IT Management Blog: my thoughts about putting the "i" in IT

How many bugs a day do you make?

The other day I did a little exercise and calculated how many bugs a day were created in my recent custom development projects. I compared two outsourced projects with two internally managed projects. I wanted to see how many bugs were identified by the end users as part of the acceptance testing and how many are found by the testers as part of the system testing. For the latter I did not have the details from the vendors for the outsourced projects.

There was a big difference between the internally managed and outsourced projects. Our end users hardly found any bugs during their acceptance testing for our internally managed projects. But the outsourced projects resulted in a total number of bugs found during user acceptance testing equivalent to the total number of bugs we found during our system testing for the internally managed projects. In other words, the vendor seemed to off-load the proper testing to us. Not happy.

The number of bugs are usually measured based upon lines of code (LoC). I calculated it by developer-day. There are many problems measuring bugs with either metric. Lines of codes measured as the total line-count in the set of source files does not mean much. You measure empty lines, comments and simply the layout style of the programmer. I know for example in C, you can have many lines with a single character while in many 4GL programs that would hardly occur.

Bugs per day have problems as well. First of all, my total day count was a rough estimate for our internally managed projects. I do not keep a tally for my internal developers. For the outsourced projects I used the project costs divided by the day rate that the vendor usually charges. But that is probably not the actual effort the vendor put in. So we should be careful about being too smart with these numbers.

For various other reasons, I do like to have a bit of an idea how effective developers are and how many bugs they leave in the code when they give it to the testers. And for us as a project team, how many bugs we leave in the system when we give it to the end users for acceptance testing. There are many aspects involved in programming, but in the end simply measuring the number of bugs per developer-day gives me a bit of an idea.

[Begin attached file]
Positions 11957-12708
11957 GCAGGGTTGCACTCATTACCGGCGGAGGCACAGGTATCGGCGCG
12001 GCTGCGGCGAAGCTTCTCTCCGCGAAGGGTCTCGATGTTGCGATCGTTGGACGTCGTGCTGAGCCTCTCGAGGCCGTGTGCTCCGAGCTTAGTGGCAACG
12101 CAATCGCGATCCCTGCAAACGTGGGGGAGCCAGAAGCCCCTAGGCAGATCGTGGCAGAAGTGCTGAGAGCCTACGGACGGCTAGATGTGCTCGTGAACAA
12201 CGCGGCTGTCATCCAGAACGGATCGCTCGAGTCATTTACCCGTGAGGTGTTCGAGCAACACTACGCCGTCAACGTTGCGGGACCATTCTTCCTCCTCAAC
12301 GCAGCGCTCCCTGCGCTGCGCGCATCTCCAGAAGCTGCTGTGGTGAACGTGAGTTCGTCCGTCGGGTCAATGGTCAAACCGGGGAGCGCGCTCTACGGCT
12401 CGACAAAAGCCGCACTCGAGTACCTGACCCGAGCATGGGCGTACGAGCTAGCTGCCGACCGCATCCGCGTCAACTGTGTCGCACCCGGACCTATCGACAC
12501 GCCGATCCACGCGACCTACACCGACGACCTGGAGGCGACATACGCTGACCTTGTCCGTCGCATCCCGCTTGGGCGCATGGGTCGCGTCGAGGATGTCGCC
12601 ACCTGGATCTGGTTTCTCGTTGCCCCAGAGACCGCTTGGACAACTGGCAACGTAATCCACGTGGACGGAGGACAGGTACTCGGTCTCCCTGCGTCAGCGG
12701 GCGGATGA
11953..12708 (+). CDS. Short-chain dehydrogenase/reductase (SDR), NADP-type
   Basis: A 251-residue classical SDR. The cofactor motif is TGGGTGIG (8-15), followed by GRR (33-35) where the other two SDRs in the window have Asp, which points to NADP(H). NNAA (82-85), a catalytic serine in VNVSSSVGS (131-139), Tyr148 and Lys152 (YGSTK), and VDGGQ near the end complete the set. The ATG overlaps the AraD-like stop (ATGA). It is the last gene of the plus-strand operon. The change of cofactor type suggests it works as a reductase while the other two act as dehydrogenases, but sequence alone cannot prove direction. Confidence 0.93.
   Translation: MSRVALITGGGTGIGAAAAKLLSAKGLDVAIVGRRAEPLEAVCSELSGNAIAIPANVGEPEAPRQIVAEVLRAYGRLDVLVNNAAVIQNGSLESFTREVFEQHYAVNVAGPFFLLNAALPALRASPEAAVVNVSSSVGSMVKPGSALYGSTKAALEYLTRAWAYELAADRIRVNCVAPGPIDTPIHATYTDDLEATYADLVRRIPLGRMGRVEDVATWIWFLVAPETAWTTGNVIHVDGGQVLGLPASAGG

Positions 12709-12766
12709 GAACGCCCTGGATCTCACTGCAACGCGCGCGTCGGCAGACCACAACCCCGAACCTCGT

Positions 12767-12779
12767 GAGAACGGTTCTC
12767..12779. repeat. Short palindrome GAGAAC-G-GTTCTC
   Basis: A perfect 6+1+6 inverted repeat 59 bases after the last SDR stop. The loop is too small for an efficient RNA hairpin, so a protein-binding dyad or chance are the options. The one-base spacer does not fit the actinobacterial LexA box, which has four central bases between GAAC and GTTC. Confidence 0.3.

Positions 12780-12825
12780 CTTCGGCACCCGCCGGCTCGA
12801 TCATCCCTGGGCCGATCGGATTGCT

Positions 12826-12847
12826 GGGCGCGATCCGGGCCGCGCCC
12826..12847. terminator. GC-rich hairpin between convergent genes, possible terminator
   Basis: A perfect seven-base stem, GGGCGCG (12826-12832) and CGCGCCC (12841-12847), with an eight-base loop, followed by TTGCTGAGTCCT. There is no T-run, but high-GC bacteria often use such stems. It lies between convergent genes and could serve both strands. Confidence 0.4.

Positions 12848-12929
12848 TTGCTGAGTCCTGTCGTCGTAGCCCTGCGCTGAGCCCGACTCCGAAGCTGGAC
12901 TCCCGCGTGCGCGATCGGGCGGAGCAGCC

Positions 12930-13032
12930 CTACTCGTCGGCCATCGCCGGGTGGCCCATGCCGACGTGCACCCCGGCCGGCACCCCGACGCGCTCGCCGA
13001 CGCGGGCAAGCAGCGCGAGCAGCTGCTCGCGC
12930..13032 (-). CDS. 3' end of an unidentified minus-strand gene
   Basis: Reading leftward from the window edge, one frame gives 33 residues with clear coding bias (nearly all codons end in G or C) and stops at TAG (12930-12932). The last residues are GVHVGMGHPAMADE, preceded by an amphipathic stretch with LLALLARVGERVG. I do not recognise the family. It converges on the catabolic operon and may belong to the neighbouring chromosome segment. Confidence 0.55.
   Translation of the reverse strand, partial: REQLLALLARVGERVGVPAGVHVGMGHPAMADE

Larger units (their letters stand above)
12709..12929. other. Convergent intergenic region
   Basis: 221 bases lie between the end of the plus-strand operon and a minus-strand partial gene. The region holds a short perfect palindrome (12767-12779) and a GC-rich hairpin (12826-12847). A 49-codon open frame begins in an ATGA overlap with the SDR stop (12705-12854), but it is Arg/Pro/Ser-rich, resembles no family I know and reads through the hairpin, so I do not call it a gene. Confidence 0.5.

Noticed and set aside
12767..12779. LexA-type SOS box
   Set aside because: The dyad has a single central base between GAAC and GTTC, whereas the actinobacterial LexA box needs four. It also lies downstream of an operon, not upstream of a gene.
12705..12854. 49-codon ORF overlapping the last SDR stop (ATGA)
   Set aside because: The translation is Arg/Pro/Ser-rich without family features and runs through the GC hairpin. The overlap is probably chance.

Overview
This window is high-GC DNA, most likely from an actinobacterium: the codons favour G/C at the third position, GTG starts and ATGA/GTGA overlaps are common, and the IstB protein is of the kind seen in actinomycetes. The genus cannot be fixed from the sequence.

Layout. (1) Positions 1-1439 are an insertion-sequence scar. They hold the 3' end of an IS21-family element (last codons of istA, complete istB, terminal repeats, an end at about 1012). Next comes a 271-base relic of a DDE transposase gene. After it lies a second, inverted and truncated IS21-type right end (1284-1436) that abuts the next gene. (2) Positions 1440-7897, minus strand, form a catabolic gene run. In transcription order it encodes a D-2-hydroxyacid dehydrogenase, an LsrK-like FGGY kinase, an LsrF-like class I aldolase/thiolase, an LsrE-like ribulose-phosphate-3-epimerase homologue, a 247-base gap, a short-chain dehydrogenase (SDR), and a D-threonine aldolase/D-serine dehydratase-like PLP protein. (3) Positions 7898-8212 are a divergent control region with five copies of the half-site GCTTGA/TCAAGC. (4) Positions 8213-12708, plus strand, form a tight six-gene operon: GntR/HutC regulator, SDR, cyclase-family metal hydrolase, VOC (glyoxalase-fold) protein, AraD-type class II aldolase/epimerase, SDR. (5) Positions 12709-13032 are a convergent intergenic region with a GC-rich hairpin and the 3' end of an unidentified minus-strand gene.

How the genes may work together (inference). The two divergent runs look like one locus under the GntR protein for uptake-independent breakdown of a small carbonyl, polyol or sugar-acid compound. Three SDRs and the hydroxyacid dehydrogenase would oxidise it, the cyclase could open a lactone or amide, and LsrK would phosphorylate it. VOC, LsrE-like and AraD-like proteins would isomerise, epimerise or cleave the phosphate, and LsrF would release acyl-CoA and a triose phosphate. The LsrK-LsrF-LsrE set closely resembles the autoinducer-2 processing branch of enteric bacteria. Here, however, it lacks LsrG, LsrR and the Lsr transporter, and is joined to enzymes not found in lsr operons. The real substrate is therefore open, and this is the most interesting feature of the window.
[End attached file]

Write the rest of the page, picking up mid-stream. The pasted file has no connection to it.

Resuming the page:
I think it is common knowledge that its cheaper to have a bug found and resolved by a developer than found by a tester and given back to the developer to fix. The same logic applies to bugs found by end users versus bugs found by the testing team.

I found that the number of bugs in general turned out to be between one to three bugs per day and specifically for our internal projects towards one bug per day.

The crucial insight in the exercise was that our internal development resulted in a much better service to the end users.

There are many reasons why this happened.

First of all, I have included the people involved in the requirements and analysis of the business process into the testing team. The Business Analyst and Service Delivery Manager who had first hand interaction with the business would find most of the flaws similarly as the end users would. Better even, because they really focussed on the testing while end users would do it much more superficially. For the outsourced projects, we created the requirements internally and provided these to the vendor to build. The vendor was in that sense disadvantaged.

Secondly, our testers were close to the business. In cases where they were uncertain about the right behaviour it was easier for them to consult the business. The vendor worked on a different location and this case on the other side of the globe and had with that another disadvantage.

I must conclude that the closer the development team is to the business, the more effective the development and testing will be. I think I already knew this ;).

For the future I will challenge my developers to create less than one bug per day.

For outsourced projects I will need to consider to put some metrics in the contract around the number of bugs.